And that's where Chiswick Boy found Buzz Lightyear – a bit broken in places, and in need of a serious wipe down. But with a bit of TLC we have the power to take him back to infinity and beyond! Not bad for a pound.

 

Giving me goosebumps

We hopped on a bus headed to Richmond next and… oh reader, I confess. I took Chiswick Boy to McDonalds.

Chiswick Boy really wanted to go to the cinema too and we looked at the Odeon's listing. I really like going to the Odeon Kids Club which is just £2.50 a pop, and have also seen some new releases there.

The thing is that just to go in and see Kung Fu Panda Three on Friday afternoon would have come to almost £26… I just couldn't face it. And the next morning we went to see Goosebumps at the Watermans for a much more palatable £5 each.

 

 

Looking for the sound of silence

But going back to Friday: We normally really like Richmond but that afternoon it just seemed we weren't in the mood for such an urban adventure.

Have you noticed how loud the world is sometimes? The cacophony of modern sounds that harass you as you walk from one end of the street to the other. Filled with horrible noises, where a nice noise could have sufficed just as well.

  • That horrible bleeping of the green man
  • The nasty beeps from shop doors when they open
  • Busses that make horrid noises when the doors open.

So we escaped to that haven just down the road from Richmond: Kew Gardens.

 

Kew Gardens: a little bit of wilderness in London

We've had annual passes for years, and have just upgraded to a joint family pass, so Chiswick Daddy and I can both take a family guest, as well as Chiswick Boy. It just gives us a bit more flexibility to take my mum when she visits, or my aunt and uncle.

One of the best things about Kew Gardens is the great kids play area – both an inside bit and an outside bit. The inside bit is technically a place for parents and children to play together. But barely anyone does that. Instead the tradition is for parents to sit on the wide steps inside (generally nursing a coffee from the White Peaks Cafe next door) and let the children roam around.

 

Easter Bunny trail still on

Kew Gardens also has an Easter Bunny trail – which runs until 10 April. Kids hunt out six giant golden bunnies and then answer questions which give a letter. Once the six rabbits and letters have been found, they need to be rearranged into a seasonal word, and then that answer can be swapped for a real, bone fide mini chocolate Lindt bunny at the gate.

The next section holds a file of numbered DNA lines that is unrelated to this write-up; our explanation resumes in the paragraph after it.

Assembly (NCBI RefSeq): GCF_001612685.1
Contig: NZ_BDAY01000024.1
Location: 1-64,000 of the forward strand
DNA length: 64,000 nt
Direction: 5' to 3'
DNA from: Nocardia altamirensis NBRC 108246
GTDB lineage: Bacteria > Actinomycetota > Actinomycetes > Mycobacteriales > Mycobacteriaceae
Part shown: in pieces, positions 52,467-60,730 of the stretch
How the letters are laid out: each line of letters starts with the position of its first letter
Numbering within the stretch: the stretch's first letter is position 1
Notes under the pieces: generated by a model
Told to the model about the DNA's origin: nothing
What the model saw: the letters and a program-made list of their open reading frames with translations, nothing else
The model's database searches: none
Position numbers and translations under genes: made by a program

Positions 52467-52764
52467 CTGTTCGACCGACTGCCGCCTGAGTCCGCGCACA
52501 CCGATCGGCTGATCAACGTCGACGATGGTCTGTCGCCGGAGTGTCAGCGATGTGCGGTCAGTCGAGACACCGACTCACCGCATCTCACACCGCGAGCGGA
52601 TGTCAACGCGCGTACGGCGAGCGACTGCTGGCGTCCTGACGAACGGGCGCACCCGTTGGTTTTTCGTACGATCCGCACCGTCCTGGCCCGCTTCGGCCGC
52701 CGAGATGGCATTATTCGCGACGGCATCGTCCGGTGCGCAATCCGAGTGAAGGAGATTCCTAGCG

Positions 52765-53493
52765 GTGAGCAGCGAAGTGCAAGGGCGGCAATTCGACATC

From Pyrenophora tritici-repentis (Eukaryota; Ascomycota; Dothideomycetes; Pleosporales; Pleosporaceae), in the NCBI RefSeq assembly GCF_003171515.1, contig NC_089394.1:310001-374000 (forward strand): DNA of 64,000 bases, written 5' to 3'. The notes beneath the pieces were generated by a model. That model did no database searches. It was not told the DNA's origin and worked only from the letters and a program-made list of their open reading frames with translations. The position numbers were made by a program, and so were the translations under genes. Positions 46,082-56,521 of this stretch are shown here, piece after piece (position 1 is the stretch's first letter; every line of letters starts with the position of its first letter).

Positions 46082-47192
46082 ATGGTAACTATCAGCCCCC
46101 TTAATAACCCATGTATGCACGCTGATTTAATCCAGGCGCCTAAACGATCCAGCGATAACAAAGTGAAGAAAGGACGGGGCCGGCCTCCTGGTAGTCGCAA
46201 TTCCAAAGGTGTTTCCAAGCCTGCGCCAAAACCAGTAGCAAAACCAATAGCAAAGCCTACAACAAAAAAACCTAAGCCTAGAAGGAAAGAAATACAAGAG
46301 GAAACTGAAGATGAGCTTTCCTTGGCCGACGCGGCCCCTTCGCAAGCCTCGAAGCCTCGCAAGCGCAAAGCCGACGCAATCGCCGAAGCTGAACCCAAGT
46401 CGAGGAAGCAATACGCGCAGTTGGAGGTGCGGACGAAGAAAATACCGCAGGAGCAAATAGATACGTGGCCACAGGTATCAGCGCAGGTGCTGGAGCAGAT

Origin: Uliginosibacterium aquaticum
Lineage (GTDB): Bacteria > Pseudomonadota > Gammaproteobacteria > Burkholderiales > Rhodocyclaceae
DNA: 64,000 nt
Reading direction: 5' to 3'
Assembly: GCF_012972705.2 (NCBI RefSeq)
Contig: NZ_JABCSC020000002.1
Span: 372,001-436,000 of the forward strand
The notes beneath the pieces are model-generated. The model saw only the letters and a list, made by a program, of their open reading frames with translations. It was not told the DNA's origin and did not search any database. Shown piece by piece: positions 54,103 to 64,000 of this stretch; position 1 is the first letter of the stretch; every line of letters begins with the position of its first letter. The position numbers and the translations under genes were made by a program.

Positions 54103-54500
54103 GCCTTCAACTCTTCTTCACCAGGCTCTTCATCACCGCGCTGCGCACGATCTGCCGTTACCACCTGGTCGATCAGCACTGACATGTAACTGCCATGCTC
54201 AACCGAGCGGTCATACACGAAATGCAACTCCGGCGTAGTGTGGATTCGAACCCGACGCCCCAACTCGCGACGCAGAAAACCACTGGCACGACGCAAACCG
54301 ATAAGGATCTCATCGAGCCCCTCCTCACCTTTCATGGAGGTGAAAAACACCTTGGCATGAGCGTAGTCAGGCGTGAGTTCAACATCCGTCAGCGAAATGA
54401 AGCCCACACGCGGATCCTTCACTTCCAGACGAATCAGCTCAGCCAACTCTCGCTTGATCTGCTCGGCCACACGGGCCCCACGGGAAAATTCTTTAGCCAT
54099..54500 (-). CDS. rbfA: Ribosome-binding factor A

Saturday fun

We had so much fun at Kew Gardens on Friday that guess where we went on Saturday with Chiswick Daddy also in tow?

That's right – Kew Gardens again!

This time we had a really good walk around the gardens. One of my favourite spots is the Marianne North gallery.

Marianne North (1830-90) is such an inspirational character.

She travelled the world researching and drawing plants, and her botanical illustrations are gorgeous. I always feel uplifted in the gallery, whose walls are simply crammed with beautiful and exotic paintings. It's impossible to sit there and not be touched by wander lust.

 

Always something new – at Kew

Every time I visit Kew Gardens I see something new. I know that sounds such a cliche but it's absolutely true.

I'd never really paid attention to this folly before:

I love the idea of follies – when I lived in West Yorkshire there were so many of them, often towers built near mills, that served no practical purpose.

Just in case you're not familiar with the term, a folly is something built for purely ornamental purposes, with no practical purpose: usually something antiquarian or gothic in appearance. So here at Kew we have a faux Roman arch.

 

A walk in the park

On Sunday we hung out at our favourite park: Boston Manor Park. The stately home bit is open at weekends, April-October, so now's a great time for you to visit. (The house is free to get in, and is manned by volunteers.)

This is Chiswick Boy's favourite tree to climb:

I do think it's important to be outside as much as possible – it does us all the world of good. Even when – perhaps especially when – we feel all slumpy and cold and just want to stay indoors in our pyjamas.

Don't get me wrong – we love our indoor activities too. And the weekend was also punctuated with several games of Mah Jong, and some film watching. Not to mention large bouts on the ipad, as well as playing Skylanders on the Wii and Minecraft on the X Box.

So although I've called this post 'kids unplugged' – we were definitely plugged in over the weekend too.

But on the whole it was a weekend of feeling Spring like, and finally believing that the warmer weather was here. And that really is what the Easter holidays should be all about.

Oh, and on Monday we went to Chessington World of Adventures. But that is a whole new blog post!

 

So what did you get up to last weekend and over the Easter hols? Plugged in, or unplugged? Or a bit of both?!

 

 

 

 

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That was my Chiswick Easter Weekend

It was a blowy Easter weekend.
My heart went out to the poor mother that lost her daughter on the bouncy castle. The pain and agony that she is feeling – and the anguish that so many mothers feel every day.
It really just makes you want to hug and hug your children and count your blessings every day you have with them.
And it seems strange doesn't it to just go on after that and write about our weekend, but it really is a celebration of life and of motherhood and of Chiswick Boy's childhood.